Today New City Initiative is comprised of 45 leading independent asset management firms from the UK and the Continent, managing approximately £500 billion and employing several thousand people.
Published by Charles Gubert
The next few months are going to be challenging for NCI members. Firstly, the constantly interchangeable dynamics around Brexit are generating enormous regulatory and market uncertainty. In addition, asset managers are bracing themselves for a raft of regulatory changes including a tightening up of ESG (environment, social, governance) investment provisions; the possible introduction of amendments to the Alternative Investment Fund Managers Directive (AIFMD) and a roll-out of stricter margining obligations for bilateral, un-cleared OTC instruments under the European Market Infrastructure Regulation (EMIR). With so much activity underway, other equally pressing matters have received far less air time.
The LIBOR bugbear facing boutiques
From 2021, LIBOR, which benchmarks interest rates for a whole stream of financial products (securitisations, loans, derivatives, etc.) will not exist. Admittedly, some asset managers have spent a lot of time readying themselves for the move to overnight risk free rates, but a lot of firms are still unprepared. So why does it matter? Any boutique firm trading bonds or using derivatives could find the behaviour, valuations and risk modelling underpinning those instruments changes markedly as a consequence of this shift to alternative rates. Asset managers therefore need to begin inserting fall-back provisions into their contracts, or repapering them altogether, in what could be a very costly and time-consuming exercise.
Why the buy side should start caring about settlements
For many boutiques, the responsibility for ensuring their trades settle on time lies with their custodians or brokers. Under CSDR (Central Securities Depository Regulation), this could change. CSDR, having introduced a t+2 settlement regime inside the EU, is now fixated on imposing better settlement discipline in the market. The CSDR rules give CSDs the authority to fine guilty counterparties in instances when settlements do not complete on the contracted settlement date. As such, boutiques could find themselves incurring large fines if they do not deliver securities in good time to their brokers. If NCI members are to avoid these penalties, they need to start delivering securities to their brokers much faster.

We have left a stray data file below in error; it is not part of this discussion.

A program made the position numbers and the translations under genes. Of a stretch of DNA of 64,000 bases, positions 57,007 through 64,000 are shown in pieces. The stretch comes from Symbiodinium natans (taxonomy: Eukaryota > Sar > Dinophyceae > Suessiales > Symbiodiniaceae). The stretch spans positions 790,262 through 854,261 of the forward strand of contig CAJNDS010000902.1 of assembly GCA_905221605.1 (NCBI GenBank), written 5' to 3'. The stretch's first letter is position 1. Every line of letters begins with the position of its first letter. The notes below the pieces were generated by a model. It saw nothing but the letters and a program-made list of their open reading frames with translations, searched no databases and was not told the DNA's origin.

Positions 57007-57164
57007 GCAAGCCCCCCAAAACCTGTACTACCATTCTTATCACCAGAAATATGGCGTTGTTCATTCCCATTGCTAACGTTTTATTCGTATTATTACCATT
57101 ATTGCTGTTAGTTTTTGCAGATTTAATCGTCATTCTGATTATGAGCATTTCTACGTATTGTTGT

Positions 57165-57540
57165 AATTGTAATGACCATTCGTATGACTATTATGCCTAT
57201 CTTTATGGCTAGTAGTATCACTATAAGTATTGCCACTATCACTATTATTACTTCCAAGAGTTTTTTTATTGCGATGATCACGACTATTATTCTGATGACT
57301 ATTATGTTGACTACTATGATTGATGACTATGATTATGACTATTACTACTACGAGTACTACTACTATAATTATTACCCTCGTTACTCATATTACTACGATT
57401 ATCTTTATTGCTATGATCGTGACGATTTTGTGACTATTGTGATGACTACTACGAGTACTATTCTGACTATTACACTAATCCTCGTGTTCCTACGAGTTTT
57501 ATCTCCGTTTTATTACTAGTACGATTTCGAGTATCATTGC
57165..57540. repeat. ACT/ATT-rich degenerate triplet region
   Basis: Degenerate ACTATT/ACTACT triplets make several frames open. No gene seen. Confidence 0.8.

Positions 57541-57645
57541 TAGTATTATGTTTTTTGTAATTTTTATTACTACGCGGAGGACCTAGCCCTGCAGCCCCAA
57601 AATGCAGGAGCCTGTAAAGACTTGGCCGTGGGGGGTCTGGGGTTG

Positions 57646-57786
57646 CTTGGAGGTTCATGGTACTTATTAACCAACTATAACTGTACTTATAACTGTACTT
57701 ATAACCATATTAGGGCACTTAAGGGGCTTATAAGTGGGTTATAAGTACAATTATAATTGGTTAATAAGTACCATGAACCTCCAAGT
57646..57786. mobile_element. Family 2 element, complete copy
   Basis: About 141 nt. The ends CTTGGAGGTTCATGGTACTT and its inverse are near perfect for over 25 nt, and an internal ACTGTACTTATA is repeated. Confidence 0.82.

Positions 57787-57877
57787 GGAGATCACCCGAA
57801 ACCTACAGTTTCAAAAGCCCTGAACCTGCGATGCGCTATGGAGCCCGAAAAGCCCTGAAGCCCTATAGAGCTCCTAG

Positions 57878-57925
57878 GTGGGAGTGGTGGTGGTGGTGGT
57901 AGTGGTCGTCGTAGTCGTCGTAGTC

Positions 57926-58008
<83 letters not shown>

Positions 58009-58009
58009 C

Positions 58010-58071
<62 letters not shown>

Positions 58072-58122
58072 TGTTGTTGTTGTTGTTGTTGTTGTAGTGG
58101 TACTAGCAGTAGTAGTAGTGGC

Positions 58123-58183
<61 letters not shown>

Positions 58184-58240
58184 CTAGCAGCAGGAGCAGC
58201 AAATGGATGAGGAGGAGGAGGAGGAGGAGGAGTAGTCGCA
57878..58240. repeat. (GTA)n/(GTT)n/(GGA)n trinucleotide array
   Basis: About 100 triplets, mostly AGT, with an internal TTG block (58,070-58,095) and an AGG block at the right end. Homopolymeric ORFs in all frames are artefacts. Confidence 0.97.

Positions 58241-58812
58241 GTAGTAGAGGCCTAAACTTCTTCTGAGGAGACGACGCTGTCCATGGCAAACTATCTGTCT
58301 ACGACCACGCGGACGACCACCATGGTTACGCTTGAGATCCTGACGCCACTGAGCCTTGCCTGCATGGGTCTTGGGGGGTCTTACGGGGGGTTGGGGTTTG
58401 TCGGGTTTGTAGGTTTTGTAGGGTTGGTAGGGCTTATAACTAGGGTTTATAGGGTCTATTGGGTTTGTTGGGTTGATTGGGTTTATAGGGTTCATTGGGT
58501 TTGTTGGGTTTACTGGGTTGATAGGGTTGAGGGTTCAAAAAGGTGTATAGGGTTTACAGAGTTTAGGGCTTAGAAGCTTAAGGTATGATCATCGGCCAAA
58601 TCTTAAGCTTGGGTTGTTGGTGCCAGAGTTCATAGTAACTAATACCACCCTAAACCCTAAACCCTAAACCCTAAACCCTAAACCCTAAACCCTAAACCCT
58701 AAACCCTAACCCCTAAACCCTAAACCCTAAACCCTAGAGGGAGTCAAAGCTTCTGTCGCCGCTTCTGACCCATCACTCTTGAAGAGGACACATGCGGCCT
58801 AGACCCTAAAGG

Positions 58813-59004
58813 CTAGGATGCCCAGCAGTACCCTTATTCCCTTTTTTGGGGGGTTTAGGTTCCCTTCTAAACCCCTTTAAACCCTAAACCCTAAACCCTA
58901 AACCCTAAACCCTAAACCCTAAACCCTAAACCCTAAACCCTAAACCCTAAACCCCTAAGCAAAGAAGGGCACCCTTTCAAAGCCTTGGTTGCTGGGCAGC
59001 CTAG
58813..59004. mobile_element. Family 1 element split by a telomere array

More to the EU than just Brexit
While Brexit has dominated discussions in Europe, much less has been said about the EU’s increasingly fractious relationship with Switzerland. The root of the EU-Swiss dispute lies with MiFIR (Markets in Financial Instruments Regulation) Article 23, a clause which states that any trading of shares by EU investment firms must take place on a recognised trading venue. While Switzerland’s trading venues currently have EU equivalence, that designation is up for review in June 2019, which is causing widespread uncertainty. If equivalence is refused, EU investment firms could be prevented from trading equities at Swiss venues.
Somewhat irked by this prospect, the authorities in Switzerland have announced countermeasures which will bar foreign trading venues from listing or admitting to trade any Swiss companies  unless that venue is recognised by FINMA, the national regulator. For third country venues to qualify for FINMA recognition, a precondition is that the venue must be operating out of a market which does not prevent its local investment firms from trading Swiss shares in Switzerland. Again, not only does this create challenges for investment firms but it risks leading to companies listing outside of Switzerland or holding off their IPOs.